nTobacco; tobacco plant.tobaccoNicotiana tabakumThe leaves are dried and used for smoking or after having been dried made wet again and rolled into a tight ball bungkal for chewing. One leaf at a time is used. The dry leaves benusu can be stored if wrapped in the lower part of the dry areca palm leaf tambakoˈ.Ladjabdawentabakuˈin.The leaves of the tobacco are wide.bungkal2benusupastasigupanupaˈ1.11Other plantsOther plants
vsubjectN-, mag-To use tobacco.Nabakuˈpeiyebangiyeupaˈ.He still adds tobacco when he chews betel nut.Bangkuupaˈgaˈikumagtabakuˈ.When I chew (betel nut) I don’t use tobacco.
taban
vsubjectN-, mag-To loot, to plunder.loot, to; plunder, toTinaban weˈ aˈa meˈ panyap kami mataˈambanin.Those of our things we left behind were looted by people.Kaˈeggas Lamitanin ekka magtaban.When Lamitan was burned many (people) looted.Meˈ sinduwehin dumaˈin nabang, saguwaˈ naban.Some don’t help; instead they loot.tangkewhawas
tabang1
nHelp, aid, assistance.help, (n); help, to; aid (n); aid, to; assistanceNiyaˈtabang amban gubelno, hangkan ne siye gaˈi kasigpitan.There is help from the government; that’s why they are no longer in difficulty.
nHelper.Pakanku ne dahuˈ meˈ tabangkun.I will just feed my helpers.
vsubjectN-, mag- (recip.)To help s.o. (by doing s.t. for him).Nabangiyebangku melli bulak.He helps when I buy land.Magtabangsiyebangsiyekasigpitan.They help each other when they are in difficulty.Ine-ine hinang subey kite magtabang-tabang (magtabang-tinabang).In whatever work one should help each other.Tabangnekupeggeˈhebbaˈku.She helped me because I fell.Tabangneku melli bulak.He helped me to buy land.bakas3
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vsubjectN-#-an, mag-object-anTo help s.o. (in what he is doing).Tabanganunku ngalabas sumu.Help me cut weeds tomorrow.Ekkaaˈanabanganaku.Many people help me.Magtabangkite bi maghinang lumaˈ.Let us all help in building (our) houses.tulungdanginlatun2limbang3tahud
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vmagtabangTo ask for cooperative and reciprocal work effort, request help (of any kind esp. in weeding, harvesting, or house building).help, reciprocal and cooperativeBangkumagtabang tabanganun saˈ ku.If I request help be sure to help me.Gaˈipekumagtabang mura; tiggel pe ku magtabang.I won’t ask for reciprocal work soon; it will be a long time before I ask for reciprocal work.Maki ku magtabang bang ekka ne unaku.I will only ask for reciprocal work when I have many people who are obligated to me.(maguna-)una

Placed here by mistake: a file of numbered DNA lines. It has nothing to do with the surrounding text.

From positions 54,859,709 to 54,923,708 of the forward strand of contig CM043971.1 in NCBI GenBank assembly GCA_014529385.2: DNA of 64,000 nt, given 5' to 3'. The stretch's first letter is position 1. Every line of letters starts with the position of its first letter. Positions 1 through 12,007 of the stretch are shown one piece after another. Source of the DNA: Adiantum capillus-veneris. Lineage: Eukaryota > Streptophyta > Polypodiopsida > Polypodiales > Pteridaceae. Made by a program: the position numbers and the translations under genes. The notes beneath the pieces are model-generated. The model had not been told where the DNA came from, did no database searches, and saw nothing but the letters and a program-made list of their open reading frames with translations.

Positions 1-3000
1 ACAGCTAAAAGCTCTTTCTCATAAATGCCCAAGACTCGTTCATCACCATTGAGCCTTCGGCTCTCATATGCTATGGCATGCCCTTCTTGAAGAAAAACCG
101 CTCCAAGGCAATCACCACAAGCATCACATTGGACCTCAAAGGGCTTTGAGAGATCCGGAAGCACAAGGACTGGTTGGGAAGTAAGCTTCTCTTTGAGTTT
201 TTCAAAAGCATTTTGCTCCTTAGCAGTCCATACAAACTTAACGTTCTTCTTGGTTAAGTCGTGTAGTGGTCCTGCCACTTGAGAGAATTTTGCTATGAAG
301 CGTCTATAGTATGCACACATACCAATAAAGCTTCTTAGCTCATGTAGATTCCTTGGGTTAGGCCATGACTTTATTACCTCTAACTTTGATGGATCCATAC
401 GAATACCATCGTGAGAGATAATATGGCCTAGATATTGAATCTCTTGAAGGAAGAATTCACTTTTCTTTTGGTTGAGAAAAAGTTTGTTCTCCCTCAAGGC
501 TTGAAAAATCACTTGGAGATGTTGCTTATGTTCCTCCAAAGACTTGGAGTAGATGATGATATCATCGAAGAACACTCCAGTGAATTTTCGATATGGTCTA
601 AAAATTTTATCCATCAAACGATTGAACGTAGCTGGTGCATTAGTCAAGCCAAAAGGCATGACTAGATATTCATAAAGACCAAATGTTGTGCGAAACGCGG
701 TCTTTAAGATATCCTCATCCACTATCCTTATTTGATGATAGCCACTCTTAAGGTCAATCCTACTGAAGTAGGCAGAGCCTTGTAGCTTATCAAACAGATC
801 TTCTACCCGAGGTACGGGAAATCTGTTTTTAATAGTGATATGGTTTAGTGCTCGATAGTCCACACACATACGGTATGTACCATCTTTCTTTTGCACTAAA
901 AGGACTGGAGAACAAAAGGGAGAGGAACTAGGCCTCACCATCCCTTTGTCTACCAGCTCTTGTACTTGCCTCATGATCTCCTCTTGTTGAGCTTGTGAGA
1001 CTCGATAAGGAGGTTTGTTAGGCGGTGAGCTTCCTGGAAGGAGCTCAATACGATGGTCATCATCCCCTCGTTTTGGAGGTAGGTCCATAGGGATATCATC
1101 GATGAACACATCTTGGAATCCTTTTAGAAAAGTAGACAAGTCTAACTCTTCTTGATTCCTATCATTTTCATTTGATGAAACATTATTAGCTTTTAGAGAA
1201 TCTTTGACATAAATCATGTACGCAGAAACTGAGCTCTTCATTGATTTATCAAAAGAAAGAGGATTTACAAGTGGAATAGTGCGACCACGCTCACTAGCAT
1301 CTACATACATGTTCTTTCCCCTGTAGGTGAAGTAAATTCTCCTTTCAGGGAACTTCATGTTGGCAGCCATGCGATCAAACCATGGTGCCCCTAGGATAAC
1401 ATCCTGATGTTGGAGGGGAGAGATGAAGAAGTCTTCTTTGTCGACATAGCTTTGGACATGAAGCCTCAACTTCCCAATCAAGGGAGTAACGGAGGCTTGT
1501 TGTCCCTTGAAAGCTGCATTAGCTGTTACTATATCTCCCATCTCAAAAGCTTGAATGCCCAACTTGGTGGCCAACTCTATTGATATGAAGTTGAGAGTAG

tabas
vsubjectN-, mag-To cut, or cut out (cloth, material, fabric in making clothes).cut clothTraditionally Yakans cut out cloth with a small knife not with scissors.Taˈuiyemagtabas.She knows how to cut (cloth).Nabaskusawal duk gunting.I cut out pants with scissors.Tabasku badjuˈnen.I cut out her blouse.iris29WAYS OF CUTTINGWAYS OF CUTTING23.6Verbs and adjectives used in connection w/ sewing and dressingVerbs and adjectives used in connection w/ sewing and dressing
tabbak
nDibble, dibble stick.dibble stickIt is used in planting rice and maize. A person pokes a hole in the ground with it for the seed to be placed in.Kayuinin hinangku tabbak.This wood I will use as a dibble stick.20.1ToolsTools8.5Implements, agricultureImplements, agriculture
vsubjectN-, mag-To make a hole (in the ground with a dibble stick), to dibble.dibble, to; hole for planting, to makeLakkesiyenabbak.He makes holes fast.Magtabbakkewbangkewtanembatad.Make holes when you plant maize.Tabbakundahuˈ bulakin maki papīhun paleyin.Make holes in the ground first then put the rice in.tanemeddek
tabel
vsubjectN-, mag-To heat (water, usually to boiling point), boil water.heat water; boil waterBakas tabelnu ne boheˈin?Have you boiled the water?Magtabelnekewboheˈpanas.Heat the water for the hot drink (lit. the hot water) now.kewnabelboheˈ.Go and boil water.panas21.6Cooking termsCooking terms
tabib
nHealer, practitioner (medical), specialist (a person knowledgeable in herbal medicine and magical formulas and incantations).healer; medical practitioner (using herbs and magic)specialist (in magical incantations)If a healer tabib knows how to call on a familiar spirit he is a shaman landungan as well. An ordinary tabib does not have a familiar spirit.kew ngeddoˈ tabib duk niyaˈ nawalan nakanak inin, tiyaˈ gey hāp lessane.Go and get a healer so that he will apply magical formulas to this child; he does not feel well.Ineddoˈan ku weˈ tabibin gamut kayu hinangku pahaggut.The healer got me some tree roots which I will use for herbal medicine.kew ngeddoˈ tabib, daˈakte magbahasa.Go get the healer; we will tell him to call on his familiar spirit.landungan14.2Men, titles, etc., occupationsMen, titles, etc., occupations
tabid